After several decades of unprecedented growth and global adulation, China watchers are increasingly focusing on the headwinds. The world’s second-largest economy suddenly appears to be dithering – to be, perhaps, even frail.
The reasons are not only systemic economic contradictions. They are also a result of ad hoc governance solutions that President Xi Jinping has been forced to undertake to fortify the redoubt of Communist Party rule.
Economically, some observers are vexed by the daunting balancing act demanded of massive debt deleveraging and continued stimulus to maintain growth required to escape the so-called middle-income trap.
Others are gloomy about an apparent China-lite approach to the macro-monetary conundrum known as the “Impossible Trinity,” or the trilemma.
In short, the trilemma is the impossibility of fixing the value of your currency while maintaining an independently determined interest-rate policy and allowing free cross-border capital flows.
The argument runs that you can have two, but not all three. To have your dough, in other words, and eat it is an invitation to financial disaster. But compounding China’s problems is a less remarked upon governance trilemma.
Like the economic “Impossible Trinity,” this can be summed up as a balancing act between control and the freedom, not of monetary flow, but of ideas.
Xi’s China Dream envisages a grand rejuvenation of the nation, reinstating its centrality to the global order.
Overshadowing this vision, however, is the state’s increasingly assertive control over the content of discussion – the currency of discourse, if you like – and control over the emergence of new ideas or even the evolution of old ones, as well as control over the international trade of ideas and technology.
China’s shift to closed-circuit repression seems unlikely to spark rejuvenation. On the contrary, China’s governance trilemma is more evocative of an authoritarian treadmill with only one exit.
Skeptics need only look to the evolution of China’s abandonment of cash for a transactional Internet social-credit scoring system, or to look to the rise of a personality cult centered on Xi, and the expansion of a long-running anti-corruption drive to include non-Party members.
On the last point, according to RSDL Monitor, a website, the newly formed National Supervision Commission (NSC) will oversee Residential Surveillance at a Designated Location (RSDL), which the Monitor calls “a massive extension of the shuanggui detention system, which only targeted Party members.”
“China is pioneering multiple custodial systems targeting increasingly broad demographics, in a manner that often amounts to enforced disappearances, [which] arguably means that China will utilize enforced disappearance on a scale never before seen,” the report said.
China has been grilled on just such an outcome in the Xinjiang Uyghur Autonomous Region at the United Nations during the past two days.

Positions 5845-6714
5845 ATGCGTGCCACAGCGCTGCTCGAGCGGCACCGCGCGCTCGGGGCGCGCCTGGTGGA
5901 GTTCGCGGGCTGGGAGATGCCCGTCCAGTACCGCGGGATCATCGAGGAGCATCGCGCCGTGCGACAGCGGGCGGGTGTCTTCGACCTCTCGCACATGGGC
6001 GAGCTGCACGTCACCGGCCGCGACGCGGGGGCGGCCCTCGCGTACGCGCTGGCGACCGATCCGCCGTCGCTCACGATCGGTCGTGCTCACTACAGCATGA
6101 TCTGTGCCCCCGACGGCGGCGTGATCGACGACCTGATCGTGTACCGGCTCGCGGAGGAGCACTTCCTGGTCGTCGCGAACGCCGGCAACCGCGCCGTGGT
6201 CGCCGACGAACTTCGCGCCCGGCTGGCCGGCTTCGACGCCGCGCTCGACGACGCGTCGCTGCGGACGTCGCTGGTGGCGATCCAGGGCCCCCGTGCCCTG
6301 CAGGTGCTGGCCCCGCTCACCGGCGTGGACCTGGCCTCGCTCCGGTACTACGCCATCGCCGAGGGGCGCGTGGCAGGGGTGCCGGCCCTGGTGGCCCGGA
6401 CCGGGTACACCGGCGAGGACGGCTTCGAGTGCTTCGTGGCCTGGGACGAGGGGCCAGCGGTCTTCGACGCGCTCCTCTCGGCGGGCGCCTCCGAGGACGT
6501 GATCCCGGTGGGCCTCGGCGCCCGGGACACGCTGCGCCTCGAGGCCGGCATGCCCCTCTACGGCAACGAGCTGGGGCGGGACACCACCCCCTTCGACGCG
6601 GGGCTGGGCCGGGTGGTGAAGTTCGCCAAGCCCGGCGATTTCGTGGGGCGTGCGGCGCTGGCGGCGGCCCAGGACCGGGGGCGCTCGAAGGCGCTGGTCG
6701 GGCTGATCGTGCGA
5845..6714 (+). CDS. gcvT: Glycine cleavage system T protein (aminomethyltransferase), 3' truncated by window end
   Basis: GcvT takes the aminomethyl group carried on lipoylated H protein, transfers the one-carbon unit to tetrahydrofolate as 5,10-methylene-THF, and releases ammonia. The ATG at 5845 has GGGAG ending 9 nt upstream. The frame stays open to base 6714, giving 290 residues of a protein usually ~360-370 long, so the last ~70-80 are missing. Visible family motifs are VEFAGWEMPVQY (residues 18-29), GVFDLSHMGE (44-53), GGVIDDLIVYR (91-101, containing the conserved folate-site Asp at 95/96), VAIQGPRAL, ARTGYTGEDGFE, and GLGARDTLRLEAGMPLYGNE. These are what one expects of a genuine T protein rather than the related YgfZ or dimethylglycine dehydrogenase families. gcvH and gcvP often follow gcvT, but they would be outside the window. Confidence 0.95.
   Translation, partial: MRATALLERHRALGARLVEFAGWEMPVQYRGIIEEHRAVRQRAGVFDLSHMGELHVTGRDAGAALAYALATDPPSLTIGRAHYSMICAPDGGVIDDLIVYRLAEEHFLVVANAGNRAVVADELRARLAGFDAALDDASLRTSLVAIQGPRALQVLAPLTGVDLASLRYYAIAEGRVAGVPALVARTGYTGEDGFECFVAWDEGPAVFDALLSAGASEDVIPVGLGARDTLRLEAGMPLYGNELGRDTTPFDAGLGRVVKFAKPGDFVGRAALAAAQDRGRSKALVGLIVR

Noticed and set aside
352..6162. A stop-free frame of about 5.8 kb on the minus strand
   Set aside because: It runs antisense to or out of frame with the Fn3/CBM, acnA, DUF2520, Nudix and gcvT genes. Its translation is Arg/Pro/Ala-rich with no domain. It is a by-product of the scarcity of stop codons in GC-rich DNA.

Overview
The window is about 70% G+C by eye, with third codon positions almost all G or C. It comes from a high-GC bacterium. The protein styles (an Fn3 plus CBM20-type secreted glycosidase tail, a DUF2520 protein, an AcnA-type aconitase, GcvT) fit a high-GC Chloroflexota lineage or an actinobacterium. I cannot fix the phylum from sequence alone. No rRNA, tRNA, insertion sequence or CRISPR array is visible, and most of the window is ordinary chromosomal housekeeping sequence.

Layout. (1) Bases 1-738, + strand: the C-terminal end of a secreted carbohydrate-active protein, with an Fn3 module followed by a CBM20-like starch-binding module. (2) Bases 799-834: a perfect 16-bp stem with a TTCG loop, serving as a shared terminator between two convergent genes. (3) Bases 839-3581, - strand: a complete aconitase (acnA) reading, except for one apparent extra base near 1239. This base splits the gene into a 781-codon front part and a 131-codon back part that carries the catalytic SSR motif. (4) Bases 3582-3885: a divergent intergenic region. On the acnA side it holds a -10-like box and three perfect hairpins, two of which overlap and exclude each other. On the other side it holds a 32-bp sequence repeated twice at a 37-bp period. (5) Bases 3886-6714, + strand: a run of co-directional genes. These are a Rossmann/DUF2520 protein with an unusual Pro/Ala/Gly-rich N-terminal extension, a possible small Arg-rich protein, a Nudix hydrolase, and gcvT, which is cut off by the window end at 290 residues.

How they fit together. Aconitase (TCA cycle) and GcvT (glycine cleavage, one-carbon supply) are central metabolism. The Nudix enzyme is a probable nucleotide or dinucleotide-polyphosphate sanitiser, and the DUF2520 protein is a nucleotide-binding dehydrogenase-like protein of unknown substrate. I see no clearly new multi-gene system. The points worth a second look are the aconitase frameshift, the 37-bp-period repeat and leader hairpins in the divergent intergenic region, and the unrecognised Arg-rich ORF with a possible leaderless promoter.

The UN is responding to what it calls “many credible reports that 1 million ethnic Uyghurs in China are held in what resembles a ‘massive internment camp that is shrouded in secrecy.’”
A recent United States commission report described the situation in Xinjiang as “the largest mass incarceration of a minority population in the world today.”
The Chinese UN delegation denied the re-education camps even existed. The question is whether this is a governance conundrum arguably born less of design than of necessity.
At East Asia Forum, William H Overholt of Harvard University argued that Xi’s entire administration was a reaction to the “pressures of political complexity that forced political reform elsewhere.”
In around 2005, he maintained, the Chinese leadership became fretful the center was losing its grip. Economic reform was foundering. Powerful interest groups commandeered policy. Local governments went their own way. Corruption was endemic.
The response, according to Overholt, was “a desperate centralization of government.”
It fell on Xi Jinping to undertake the impossible – consolidating Party control and implementing reform. “Market allocation of resources would damage the power and finances of every major power group … [and] Xi’s instrument for dislodging reform opponents — the anti-corruption campaign — not only alienates the leaders of all those sectors but also leaves officials frightened to implement reforms,” Overholt said.
In a recent, widely read critique of the situation, academic Xu Zhangru spoke of the comeback of “an atmosphere of fear, a trepidation among intellectuals.” He continued: “The leftward turn in educational policy and a mooted Thought Reform movement may indicate that even more extreme developments are on the cards.”
Almost as if in response, the Communist Party of China has announced an ideological campaign targeting intellectuals that are insufficiently “patriotic.”
Mid-climb, China finds itself on a rock face, buffeted by the gusting imperative winds of economic and political reform. How China deals with these will have global repercussions.
In the meantime, the country’s “Impossible Trinity” is manifold in dimensions and quite likely crippling to its stated domestic ambitions. If the “fear” that academic Xu refers to in his essay “Imminent Fears, Immediate Hopes” becomes general amid a shifting geopolitical landscape, it is unrealistic to expect rational reactions from a beleaguered central government.
How those reactions might play out is anyone’s guess, but misjudgments have already been made and the scope for further misjudgments are immense in scale.